William Heffern, a police officer, testified: He questioned defendant following his arrest. Defendant stated that on or about March 1, 1952, March 6, 1952, and March 15, 1952, he purchased three cardboard boxes containing dresses from a colored man by the name of William Lakes; that he paid $10 for the box received on March 1st; it contained three ladies dresses; that on March 6th, he paid $10 for another box containing about eight ladies dresses; that on March 15th, there were twelve dresses in the box received from Lakes for which he paid $34 to Lakes. Defendant further stated that he sold these dresses to various colored people; that about March 15th, he sold three dresses to a colored lady named Lula Jones for $3.00 or $3.50 each; that he also gave Lula Jones two dresses; that defendant further said that Lakes had sold dresses to other people in the 29 Bar. Defendant further stated that he asked Lakes if he, defendant, could buy some dresses from him and Lakes replied 'Yes', he could; that he, defendant, had then asked Lakes where he got the dresses and Lakes stated that he stole them from the truck he was driving; that he would take dresses from Forest City Manufacturing Company to the post office and that when he got to the post office he would unload most of the packages, but would leave 'a couple' on the truck, later take them over to the 29 Bar and leave them there.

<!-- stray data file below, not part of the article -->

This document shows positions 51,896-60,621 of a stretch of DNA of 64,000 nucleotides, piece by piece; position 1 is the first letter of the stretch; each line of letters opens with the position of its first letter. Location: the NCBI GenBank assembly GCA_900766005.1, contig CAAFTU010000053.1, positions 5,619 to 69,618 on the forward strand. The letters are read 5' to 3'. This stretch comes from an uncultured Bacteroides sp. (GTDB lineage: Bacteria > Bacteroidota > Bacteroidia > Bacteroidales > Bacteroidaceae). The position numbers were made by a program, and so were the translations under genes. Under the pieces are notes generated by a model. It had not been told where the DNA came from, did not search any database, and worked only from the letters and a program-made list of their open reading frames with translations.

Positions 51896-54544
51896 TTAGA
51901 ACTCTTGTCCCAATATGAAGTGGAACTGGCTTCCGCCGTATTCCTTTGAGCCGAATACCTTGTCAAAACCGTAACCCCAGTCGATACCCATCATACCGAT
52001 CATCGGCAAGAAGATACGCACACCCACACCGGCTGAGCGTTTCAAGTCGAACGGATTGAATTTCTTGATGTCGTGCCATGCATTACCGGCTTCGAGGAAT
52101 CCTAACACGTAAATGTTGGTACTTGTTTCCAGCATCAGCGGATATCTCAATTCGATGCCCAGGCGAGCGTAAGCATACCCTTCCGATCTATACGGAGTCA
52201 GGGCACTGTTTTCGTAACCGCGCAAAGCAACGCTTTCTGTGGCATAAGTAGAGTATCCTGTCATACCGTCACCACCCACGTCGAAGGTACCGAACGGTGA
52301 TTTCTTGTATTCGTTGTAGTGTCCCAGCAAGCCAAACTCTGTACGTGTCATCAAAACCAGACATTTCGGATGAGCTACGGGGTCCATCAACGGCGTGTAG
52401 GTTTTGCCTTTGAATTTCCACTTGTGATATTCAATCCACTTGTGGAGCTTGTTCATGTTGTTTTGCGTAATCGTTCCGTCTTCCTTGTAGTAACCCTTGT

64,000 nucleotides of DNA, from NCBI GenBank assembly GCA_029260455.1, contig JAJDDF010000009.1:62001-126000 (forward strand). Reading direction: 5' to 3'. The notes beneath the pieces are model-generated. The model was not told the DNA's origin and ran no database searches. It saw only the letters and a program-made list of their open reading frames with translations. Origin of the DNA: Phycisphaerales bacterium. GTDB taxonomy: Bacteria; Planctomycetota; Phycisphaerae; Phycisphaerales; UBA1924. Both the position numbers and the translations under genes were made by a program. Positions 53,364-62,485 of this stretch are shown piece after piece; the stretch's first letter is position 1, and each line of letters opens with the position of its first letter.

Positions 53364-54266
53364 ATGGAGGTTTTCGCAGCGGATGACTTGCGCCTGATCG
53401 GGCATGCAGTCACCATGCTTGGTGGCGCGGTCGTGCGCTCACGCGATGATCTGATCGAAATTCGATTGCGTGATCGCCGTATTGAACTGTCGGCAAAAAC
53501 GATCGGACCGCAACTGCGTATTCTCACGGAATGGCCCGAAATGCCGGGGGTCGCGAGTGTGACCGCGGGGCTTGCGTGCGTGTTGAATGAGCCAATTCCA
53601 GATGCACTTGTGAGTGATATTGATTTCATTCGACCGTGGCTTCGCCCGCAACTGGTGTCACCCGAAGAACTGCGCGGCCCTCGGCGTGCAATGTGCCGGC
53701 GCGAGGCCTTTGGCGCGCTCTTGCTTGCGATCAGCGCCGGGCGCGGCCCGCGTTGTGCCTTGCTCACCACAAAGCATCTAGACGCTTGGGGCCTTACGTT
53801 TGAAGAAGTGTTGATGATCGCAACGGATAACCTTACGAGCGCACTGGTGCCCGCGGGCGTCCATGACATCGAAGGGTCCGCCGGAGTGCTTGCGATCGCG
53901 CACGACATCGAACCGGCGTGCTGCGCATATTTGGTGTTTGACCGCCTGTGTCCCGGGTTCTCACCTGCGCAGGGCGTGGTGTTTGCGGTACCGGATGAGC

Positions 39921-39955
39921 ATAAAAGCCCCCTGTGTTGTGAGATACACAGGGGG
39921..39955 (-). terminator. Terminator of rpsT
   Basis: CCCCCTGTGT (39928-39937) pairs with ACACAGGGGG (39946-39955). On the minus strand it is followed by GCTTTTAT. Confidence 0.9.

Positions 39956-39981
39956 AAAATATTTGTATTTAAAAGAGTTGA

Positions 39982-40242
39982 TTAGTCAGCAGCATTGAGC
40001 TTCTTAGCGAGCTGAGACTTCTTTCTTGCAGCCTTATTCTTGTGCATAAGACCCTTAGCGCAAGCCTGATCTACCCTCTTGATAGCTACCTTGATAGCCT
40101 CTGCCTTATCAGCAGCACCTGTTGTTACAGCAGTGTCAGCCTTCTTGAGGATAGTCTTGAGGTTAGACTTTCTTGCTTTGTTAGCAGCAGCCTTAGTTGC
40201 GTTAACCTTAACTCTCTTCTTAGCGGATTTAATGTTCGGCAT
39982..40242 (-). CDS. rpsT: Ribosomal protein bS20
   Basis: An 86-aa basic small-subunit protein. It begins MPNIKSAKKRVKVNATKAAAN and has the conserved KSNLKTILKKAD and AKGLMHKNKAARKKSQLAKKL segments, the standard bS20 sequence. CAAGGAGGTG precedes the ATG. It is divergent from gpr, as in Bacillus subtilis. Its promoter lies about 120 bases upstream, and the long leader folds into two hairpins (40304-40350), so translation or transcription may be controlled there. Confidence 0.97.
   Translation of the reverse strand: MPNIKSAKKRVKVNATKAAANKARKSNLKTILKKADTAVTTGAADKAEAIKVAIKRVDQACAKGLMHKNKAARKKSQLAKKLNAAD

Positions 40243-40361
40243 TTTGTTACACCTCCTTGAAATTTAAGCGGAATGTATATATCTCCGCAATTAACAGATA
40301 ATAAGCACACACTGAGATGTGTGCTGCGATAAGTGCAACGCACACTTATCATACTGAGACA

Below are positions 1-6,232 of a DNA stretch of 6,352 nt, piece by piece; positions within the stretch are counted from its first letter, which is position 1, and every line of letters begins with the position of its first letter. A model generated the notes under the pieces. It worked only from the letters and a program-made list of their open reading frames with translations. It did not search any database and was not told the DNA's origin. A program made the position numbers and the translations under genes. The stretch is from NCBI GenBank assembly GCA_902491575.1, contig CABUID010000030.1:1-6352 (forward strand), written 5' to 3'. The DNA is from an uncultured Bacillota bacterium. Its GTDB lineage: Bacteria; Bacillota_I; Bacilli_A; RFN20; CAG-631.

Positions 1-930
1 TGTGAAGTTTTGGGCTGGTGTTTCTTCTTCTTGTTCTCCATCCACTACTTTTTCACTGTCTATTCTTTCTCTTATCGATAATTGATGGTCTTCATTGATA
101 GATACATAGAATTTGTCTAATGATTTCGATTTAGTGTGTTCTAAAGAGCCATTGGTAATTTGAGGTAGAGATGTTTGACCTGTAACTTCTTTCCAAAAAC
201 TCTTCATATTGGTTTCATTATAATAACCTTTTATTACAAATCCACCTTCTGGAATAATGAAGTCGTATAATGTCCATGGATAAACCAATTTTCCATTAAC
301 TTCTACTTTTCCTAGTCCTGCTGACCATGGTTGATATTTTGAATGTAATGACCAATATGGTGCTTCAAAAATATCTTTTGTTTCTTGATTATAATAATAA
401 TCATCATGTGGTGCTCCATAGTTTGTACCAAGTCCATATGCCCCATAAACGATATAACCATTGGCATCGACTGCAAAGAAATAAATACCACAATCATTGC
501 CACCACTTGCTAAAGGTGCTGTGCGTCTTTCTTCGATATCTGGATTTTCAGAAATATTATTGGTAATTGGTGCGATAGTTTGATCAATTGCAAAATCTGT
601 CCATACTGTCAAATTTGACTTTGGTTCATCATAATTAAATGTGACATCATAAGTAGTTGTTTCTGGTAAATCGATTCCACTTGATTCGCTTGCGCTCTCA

Evry Jackson testified: She knew defendant. In 1952 defendant asked witness if she wanted to buy some dresses and she replied that she did. Thereafter, she bought three dresses from him for her daughter, Lula Jones, paying him $3.00 or $3.50 for each. Defendant also gave her two dresses.